An anglers’ group has launched a legal move against a government agency that it says hasn’t done enough to stop farm pollution in the river Wye.

Fish Legal has made the complaint to the Environmental Protection Assessor for Wales over what it claims is Natural Resources Wales’ (NRW) failure to meet its statutory responsibility to protect the Wye and its tributaries over the Welsh border.

The group, formerly the Anglers’ Conservation Association, alerted NRW in June 2020 and again in 2021 about the environmental damage to the river systems caused, it claimed, by the area’s many intensive poultry units.

NRW initially responded that there was no evidence of a deterioration or environmental damage linked to the industry – based on data from 2009 to 2015.

But late last year, the agency conceded that based on more recent data, seven watercourses in the Wye catchment had indeed deteriorated on phosphate pollution and other key measures of river health linked to farming.

“Natural Resources Wales should have been properly monitoring, investigating and then acting to tackle the root causes of pollution affecting the River Wye,” Fish Legal solicitor, Justin Neal, said.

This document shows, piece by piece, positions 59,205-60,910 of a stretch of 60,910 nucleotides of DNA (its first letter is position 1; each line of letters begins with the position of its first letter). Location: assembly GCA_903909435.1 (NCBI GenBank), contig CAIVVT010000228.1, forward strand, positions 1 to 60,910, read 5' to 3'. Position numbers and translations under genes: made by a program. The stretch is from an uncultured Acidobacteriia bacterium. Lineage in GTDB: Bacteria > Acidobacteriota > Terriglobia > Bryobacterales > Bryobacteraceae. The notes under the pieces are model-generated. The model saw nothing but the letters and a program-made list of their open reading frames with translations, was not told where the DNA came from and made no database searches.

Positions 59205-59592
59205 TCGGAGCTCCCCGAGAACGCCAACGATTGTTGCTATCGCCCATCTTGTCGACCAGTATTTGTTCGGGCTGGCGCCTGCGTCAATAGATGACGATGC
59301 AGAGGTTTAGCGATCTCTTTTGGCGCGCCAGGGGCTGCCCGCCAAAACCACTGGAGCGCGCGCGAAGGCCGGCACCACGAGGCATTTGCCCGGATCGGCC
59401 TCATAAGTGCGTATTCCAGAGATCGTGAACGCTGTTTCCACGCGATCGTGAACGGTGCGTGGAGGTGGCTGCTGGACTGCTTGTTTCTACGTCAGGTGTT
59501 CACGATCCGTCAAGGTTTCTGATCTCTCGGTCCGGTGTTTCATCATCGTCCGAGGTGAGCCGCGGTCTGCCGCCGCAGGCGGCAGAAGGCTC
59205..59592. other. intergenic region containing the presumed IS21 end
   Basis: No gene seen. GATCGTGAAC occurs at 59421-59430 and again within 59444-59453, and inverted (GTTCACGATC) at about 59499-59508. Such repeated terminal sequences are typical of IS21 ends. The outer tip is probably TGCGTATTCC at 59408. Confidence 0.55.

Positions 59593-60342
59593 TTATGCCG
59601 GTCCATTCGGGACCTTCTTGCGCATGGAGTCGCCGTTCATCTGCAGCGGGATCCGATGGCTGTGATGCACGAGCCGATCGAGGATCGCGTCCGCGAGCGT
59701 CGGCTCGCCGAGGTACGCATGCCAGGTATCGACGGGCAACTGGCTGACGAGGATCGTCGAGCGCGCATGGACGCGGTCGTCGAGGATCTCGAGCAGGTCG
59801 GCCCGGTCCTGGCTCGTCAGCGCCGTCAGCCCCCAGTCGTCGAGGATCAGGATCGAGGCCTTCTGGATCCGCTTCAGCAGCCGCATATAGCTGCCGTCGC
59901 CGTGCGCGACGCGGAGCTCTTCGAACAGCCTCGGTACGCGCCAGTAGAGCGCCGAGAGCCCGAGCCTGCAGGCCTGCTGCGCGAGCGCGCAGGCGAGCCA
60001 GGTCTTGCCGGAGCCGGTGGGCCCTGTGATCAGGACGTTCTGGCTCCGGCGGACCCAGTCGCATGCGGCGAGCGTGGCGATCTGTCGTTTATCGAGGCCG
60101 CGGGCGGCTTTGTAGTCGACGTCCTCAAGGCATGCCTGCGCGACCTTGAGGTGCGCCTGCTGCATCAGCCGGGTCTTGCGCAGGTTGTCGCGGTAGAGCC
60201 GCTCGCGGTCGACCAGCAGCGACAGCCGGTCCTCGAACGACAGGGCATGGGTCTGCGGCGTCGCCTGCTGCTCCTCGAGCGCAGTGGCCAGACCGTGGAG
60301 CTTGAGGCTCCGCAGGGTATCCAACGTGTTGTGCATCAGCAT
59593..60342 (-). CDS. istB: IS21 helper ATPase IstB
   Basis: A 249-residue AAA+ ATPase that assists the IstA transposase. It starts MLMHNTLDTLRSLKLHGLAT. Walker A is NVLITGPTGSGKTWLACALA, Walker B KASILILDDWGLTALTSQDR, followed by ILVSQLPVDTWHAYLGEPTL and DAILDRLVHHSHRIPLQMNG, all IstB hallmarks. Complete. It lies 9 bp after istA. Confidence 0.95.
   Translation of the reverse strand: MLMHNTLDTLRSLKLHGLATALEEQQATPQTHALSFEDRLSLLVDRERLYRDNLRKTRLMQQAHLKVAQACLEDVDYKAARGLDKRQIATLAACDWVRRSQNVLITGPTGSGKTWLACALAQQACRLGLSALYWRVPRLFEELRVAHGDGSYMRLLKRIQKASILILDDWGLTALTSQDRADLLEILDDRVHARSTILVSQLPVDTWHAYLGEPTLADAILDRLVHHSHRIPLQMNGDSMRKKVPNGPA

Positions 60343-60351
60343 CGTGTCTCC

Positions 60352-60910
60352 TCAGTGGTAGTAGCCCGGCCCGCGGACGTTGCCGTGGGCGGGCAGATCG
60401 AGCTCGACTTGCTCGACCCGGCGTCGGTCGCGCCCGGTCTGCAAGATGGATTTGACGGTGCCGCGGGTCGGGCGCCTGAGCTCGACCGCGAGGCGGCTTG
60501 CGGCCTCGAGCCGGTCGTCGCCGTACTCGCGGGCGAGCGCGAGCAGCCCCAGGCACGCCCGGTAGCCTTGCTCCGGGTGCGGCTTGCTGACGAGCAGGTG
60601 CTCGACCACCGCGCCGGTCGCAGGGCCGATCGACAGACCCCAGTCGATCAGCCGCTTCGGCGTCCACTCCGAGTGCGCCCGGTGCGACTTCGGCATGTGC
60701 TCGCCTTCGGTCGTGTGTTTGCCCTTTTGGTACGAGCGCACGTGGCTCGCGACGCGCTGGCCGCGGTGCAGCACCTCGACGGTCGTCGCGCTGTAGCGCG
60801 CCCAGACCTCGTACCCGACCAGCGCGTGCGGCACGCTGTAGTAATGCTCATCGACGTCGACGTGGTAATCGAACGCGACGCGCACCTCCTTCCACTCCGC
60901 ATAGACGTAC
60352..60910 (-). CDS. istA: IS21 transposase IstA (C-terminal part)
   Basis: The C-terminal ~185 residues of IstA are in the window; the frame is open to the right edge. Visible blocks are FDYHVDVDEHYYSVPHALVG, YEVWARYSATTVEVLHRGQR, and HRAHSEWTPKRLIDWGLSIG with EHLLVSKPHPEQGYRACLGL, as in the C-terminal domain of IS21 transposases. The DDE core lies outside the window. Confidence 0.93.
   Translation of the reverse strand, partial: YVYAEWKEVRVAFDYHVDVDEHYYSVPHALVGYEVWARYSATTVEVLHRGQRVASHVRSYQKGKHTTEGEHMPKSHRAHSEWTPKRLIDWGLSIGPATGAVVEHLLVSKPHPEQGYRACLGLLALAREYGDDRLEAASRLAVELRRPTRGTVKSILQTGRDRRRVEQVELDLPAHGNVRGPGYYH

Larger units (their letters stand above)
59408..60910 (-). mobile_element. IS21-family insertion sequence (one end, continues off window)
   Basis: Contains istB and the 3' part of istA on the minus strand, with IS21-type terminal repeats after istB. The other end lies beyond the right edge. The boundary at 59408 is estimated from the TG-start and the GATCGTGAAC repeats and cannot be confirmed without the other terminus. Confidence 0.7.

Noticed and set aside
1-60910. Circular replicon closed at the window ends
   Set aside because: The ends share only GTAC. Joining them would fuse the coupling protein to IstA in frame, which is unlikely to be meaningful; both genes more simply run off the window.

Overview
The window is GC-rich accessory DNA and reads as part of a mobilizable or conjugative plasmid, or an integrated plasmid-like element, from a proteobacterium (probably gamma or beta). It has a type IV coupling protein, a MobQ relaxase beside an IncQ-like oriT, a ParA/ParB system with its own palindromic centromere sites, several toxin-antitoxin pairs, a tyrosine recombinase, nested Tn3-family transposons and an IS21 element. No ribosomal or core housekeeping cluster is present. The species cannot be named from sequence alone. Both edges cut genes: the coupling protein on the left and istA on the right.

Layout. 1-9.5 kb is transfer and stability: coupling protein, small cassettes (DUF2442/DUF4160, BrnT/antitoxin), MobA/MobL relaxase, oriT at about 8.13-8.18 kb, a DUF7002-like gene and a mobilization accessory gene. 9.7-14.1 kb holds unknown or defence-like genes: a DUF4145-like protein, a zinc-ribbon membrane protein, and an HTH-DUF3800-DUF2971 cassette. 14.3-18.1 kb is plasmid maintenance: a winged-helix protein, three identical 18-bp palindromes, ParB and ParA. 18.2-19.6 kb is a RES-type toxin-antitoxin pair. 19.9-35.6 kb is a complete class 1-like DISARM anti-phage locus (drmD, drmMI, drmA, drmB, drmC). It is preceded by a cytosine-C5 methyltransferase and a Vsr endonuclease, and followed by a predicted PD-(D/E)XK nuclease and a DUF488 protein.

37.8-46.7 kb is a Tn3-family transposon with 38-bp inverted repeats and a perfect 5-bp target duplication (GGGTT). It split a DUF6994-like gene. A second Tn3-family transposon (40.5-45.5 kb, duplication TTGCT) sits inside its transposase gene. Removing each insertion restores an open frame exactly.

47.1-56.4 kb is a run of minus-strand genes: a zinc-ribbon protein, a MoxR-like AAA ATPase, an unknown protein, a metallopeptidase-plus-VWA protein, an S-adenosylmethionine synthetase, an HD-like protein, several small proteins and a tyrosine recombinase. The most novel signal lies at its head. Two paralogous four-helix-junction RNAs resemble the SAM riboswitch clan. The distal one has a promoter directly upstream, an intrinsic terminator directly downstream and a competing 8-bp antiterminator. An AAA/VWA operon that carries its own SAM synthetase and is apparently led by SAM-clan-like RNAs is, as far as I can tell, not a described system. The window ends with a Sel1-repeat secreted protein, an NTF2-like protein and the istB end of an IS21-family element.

“Yet, they have no proper plans in place and there is no sign that they will be taking regulatory action to restore river health any time soon.”

Fish Legal previously succeeded in a case brought with anglers in Yorkshire in which the High Court ruled that the Government’s and the Environment Agency’s river improvement plans in England were unlawful.

The group’s head of practice Penelope Gane said this “showed environmental regulators have failed to grasp the full extent of their duties when it comes to restoring river health”.

“We are now exposing the same failures in Wales and hope this will be a turning point for the fortunes of the river Wye,” she said.

Meanwhile across the Herefordshire border, Friends of the Upper Wye tweeted earlier this week it had recorded its highest-ever phosphate levels at Bredwardine Bridge east of Hay-on-Wye.

“The sheer volume of nutrients this represents is frightening,” the group said.